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A Comparison of Immediate Autologous Fat Grafting and Expanded Adipose-derived Progenitor Cells on Hypertrophic Scarring in a Swine Model

Rapp SJ; Rumburg A; Runyan C; Schwentker AR, Billmire DA; Pan BS
University of Cincinnati, Cincinnati Children's Medical Center
2013-02-23

Presenter: Scott Rapp

Affidavit:
The resident involvement exceeds 85% of time spent on project.

Director Name: David Billmire

Author Category: Resident Plastic Surgery
Presentation Category: Basic Science Research
Abstract Category: General Reconstruction

Purpose: Hypertrophic scar formation is unpredictable and poorly understood. Conservative treatment methods have low rates of compliance and high rates of morbidity. This study attempts to develop a reproducible scar model and investigate scar modification through the use of adipose-derived progenitor stromal cells (ASCs).
Methods:20 deep-partial thickness contact burns were created on three 8-week old swine and matured for 6 weeks. Scars were injected with 2 cc saline, expanded autologous ASCs, or 2 cc fresh lipoaspirate and sampled at 2 week intervals up to 8 weeks post injection. Volumetric analysis, mechanical testing through negative pressure transduction, and Vancouver Scar Scale was utilized. Flow cytometry was performed to confirm ASC surface antigens. Expression of collagen proteins, angiogenic and adipogenic growth factors were targeted with qPCR.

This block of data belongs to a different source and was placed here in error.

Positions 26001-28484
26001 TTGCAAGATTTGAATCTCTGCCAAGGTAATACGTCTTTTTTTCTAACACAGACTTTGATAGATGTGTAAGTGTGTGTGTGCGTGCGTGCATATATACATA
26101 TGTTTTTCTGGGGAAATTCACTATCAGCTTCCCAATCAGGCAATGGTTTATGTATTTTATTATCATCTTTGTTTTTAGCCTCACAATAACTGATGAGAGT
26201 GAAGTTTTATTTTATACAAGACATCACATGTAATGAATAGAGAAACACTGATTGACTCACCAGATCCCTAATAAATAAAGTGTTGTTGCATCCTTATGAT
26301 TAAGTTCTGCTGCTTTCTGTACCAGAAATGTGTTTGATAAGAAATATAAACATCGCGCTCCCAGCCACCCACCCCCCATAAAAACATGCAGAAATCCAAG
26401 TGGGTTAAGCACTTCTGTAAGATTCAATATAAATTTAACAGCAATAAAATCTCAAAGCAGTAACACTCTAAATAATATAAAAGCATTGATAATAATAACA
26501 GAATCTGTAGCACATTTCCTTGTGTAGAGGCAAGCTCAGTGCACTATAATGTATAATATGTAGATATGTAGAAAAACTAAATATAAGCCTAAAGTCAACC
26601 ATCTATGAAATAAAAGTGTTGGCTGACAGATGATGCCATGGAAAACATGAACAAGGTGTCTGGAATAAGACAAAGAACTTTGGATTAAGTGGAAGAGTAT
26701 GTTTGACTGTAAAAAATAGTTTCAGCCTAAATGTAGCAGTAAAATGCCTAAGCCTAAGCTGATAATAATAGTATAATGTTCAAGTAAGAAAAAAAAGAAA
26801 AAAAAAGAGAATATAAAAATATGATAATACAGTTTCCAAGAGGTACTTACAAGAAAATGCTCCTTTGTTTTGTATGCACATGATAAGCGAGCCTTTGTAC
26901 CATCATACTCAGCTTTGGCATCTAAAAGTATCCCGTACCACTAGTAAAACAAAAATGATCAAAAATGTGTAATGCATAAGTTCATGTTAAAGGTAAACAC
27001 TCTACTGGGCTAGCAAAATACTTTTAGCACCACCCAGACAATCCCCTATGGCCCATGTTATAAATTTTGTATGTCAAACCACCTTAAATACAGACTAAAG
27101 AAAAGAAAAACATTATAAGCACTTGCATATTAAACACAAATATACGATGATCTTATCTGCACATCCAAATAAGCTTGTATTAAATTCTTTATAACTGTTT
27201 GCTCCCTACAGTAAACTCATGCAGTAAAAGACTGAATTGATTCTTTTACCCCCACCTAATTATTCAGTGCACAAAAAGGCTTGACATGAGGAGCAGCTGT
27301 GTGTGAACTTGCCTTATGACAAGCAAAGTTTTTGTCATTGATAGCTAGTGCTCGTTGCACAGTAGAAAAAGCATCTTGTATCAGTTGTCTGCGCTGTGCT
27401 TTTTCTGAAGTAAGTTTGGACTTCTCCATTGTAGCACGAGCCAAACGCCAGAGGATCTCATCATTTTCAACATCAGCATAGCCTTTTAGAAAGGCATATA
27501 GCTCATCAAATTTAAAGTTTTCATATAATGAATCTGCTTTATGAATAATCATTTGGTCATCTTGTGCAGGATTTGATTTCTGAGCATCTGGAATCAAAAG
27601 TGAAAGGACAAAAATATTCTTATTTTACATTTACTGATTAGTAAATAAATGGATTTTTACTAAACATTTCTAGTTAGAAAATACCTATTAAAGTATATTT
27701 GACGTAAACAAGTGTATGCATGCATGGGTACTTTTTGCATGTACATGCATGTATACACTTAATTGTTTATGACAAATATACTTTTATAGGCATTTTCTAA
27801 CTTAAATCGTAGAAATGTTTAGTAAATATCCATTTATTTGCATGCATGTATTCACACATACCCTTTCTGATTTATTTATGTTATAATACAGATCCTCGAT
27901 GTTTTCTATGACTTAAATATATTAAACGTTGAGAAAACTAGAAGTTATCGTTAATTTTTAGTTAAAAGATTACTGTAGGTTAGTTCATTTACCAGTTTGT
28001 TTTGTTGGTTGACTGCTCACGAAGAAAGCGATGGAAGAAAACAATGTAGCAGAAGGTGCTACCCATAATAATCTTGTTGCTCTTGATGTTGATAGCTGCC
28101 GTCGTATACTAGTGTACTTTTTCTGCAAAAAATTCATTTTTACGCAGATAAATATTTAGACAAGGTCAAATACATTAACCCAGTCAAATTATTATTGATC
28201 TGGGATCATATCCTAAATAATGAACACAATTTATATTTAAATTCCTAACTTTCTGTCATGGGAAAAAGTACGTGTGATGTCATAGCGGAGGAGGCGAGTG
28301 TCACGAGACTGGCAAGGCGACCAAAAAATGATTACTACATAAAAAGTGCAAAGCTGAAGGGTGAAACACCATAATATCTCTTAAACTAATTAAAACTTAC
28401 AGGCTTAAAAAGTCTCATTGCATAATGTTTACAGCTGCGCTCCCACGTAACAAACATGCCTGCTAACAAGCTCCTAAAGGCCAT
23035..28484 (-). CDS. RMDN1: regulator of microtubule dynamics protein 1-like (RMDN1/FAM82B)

Results:3-D Volumetric analysis demonstrates a reduction in average scar thickness at 6 weeks when injected with ASCs (-1.601 cc³) and autologous fat (-1.965 cc³) relative to controls (-0.121 cc³, p < 0.05). Fat or ASCs injection resulted in an initial decrease in overall compliance compared to unburned skin (35.99/ 37.94 vs 49.36 mmHg*mm), but improvement in elasticity at 6 weeks (p <0.05). Rt-PCR expression levels of COL1a1, COL3a1, VEGF, PPAR-ɤ, FABP-4 over time will be presented.
Conclusions: Early results suggest that autologous fat and/or ASCs may improve healing of hypertrophic scarring by altering the cellular and structural components during wound remodeling up to 14 weeks after injury. This may have beneficial applications in early treatment of large or cosmetically sensitive immature burn scars.

Author Contact Information:
Scott Rapp

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